This is a very complex question.
First, it is important to consider how many people perceive history. History is the study of past events, which often includes long-dead participants in unfamiliar locales who completed outmoded, archaic tasks. As a result, many people do not enjoy studying history, because they find it difficult to relate to something “outdated.”
Historical fiction, however, takes the outdated and creates a narrative in order to illustrate the same information. Abstract dates, places, and names are organized into a realistic story in which a humanized, sympathetic character experiences history. This allows the reader to connect with the real historical context of the story because it is more relatable.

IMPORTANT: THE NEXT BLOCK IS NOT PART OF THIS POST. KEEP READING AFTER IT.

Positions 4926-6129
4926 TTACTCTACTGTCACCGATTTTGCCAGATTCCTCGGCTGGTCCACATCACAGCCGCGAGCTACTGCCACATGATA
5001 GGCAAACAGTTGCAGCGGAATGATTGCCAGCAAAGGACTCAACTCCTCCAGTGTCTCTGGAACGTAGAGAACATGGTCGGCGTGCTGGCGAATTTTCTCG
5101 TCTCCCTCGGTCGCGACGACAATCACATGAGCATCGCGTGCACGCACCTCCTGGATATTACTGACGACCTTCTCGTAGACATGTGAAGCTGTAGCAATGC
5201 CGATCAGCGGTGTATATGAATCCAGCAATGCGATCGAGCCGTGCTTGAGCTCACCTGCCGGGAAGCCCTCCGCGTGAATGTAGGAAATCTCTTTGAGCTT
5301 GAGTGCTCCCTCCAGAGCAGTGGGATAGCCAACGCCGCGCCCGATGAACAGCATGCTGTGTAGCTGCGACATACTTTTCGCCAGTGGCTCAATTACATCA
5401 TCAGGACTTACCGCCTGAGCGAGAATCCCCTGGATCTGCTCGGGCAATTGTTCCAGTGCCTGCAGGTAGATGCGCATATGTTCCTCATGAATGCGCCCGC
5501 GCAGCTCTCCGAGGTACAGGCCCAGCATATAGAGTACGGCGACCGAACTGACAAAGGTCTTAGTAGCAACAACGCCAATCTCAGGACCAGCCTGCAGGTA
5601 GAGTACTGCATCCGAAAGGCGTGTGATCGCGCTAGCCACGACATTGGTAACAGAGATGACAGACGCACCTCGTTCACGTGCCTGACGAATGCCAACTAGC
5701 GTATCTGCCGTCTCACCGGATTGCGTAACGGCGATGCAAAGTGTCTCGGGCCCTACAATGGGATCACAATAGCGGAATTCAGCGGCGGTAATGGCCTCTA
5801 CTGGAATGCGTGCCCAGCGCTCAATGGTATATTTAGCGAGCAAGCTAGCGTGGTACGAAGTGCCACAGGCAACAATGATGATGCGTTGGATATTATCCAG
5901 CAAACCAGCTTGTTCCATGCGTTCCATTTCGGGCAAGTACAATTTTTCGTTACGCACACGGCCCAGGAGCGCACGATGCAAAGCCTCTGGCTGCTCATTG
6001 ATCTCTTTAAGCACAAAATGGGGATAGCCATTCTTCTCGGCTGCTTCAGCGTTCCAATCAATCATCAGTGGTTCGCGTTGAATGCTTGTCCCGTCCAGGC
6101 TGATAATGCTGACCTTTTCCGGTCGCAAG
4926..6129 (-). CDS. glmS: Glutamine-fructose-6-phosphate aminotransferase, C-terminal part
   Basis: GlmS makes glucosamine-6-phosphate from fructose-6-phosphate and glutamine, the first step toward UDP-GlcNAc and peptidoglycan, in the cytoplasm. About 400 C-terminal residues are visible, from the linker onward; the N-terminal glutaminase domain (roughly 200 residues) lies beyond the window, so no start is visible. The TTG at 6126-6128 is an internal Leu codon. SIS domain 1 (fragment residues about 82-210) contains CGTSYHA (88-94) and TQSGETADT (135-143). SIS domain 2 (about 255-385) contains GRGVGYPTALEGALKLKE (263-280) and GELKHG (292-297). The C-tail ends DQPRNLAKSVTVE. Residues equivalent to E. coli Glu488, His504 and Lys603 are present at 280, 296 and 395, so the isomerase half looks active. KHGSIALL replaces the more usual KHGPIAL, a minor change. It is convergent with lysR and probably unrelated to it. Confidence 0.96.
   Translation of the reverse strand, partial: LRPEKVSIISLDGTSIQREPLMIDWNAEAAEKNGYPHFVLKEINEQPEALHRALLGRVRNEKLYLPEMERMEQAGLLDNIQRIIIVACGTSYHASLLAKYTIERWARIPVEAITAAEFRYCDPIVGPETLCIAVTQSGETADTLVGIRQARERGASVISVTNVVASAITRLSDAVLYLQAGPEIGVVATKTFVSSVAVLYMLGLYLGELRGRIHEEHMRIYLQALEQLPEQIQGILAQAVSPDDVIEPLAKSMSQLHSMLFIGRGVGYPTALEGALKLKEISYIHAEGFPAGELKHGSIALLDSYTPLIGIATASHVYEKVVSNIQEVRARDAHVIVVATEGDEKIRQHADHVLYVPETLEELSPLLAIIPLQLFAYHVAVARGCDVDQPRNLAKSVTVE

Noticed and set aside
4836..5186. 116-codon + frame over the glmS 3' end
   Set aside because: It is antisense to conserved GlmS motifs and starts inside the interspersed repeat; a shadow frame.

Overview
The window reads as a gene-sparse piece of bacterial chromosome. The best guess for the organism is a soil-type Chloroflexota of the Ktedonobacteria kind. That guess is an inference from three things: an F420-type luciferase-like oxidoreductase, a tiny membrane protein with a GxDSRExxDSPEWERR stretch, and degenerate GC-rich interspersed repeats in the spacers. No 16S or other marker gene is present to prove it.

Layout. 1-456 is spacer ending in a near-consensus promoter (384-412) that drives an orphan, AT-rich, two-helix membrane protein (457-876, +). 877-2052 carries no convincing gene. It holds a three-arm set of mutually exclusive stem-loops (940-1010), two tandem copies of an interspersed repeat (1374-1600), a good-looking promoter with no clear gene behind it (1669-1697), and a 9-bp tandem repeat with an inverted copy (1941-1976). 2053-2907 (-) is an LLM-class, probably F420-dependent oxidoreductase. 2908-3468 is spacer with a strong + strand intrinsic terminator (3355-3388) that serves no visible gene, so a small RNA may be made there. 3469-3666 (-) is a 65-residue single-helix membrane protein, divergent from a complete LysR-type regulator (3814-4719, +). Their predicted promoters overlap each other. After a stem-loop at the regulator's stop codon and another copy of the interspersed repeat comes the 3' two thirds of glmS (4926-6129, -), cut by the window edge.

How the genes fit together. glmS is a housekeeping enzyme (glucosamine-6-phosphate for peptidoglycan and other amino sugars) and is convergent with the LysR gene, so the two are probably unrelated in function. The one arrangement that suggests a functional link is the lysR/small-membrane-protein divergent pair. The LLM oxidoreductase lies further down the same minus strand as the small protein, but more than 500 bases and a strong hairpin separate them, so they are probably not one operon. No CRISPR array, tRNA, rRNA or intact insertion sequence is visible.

Humans have always had a desire to tell and hear stories, because they allow us to make sense of an often confusing world. Shared histories among groups of people are fully realized in the narrative form. This helps to create cultural identity, because it allows society to work through its feelings about the past.
For instance, The Adventures of Huckleberry Finn by Mark Twain is often considered the quintessential American novel. The reason for this is because Twain captured the culture and time period in which the novel is set, including accurate dialogue and regional elements, while exploring the social issues of the time, like poverty, religion, race, and so on. The unique American perspective of the novel shaped the course of American literary history and continues to impact us culturally. Allusions to the novel are still relevant in popular culture today, for example.
In these ways, historical literature helps unite people with a similar background and actually shapes culture itself.